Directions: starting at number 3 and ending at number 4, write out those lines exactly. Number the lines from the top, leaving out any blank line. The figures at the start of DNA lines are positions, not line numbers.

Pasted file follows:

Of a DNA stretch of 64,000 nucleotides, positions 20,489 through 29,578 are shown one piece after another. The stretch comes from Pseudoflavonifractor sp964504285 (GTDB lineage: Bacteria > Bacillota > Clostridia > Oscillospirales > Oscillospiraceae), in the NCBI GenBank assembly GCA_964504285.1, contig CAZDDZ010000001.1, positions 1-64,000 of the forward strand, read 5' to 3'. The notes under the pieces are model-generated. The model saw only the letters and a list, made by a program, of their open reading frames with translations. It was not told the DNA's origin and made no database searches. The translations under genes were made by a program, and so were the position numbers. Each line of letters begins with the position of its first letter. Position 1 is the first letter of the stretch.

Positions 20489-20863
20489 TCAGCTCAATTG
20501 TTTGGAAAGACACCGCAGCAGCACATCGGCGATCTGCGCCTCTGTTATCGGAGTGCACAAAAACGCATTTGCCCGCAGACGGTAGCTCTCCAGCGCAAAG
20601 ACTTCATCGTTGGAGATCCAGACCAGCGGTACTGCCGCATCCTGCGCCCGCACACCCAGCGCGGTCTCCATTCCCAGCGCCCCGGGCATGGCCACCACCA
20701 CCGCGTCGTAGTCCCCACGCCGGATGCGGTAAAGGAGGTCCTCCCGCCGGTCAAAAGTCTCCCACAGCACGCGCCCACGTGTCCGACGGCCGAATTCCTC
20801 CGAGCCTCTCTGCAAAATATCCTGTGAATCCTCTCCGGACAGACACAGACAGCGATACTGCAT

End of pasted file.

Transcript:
20489 TCAGCTCAATTG
20501 TTTGGAAAGACACCGCAGCAGCACATCGGCGATCTGCGCCTCTGTTATCGGAGTGCACAAAAACGCATTTGCCCGCAGACGGTAGCTCTCCAGCGCAAAG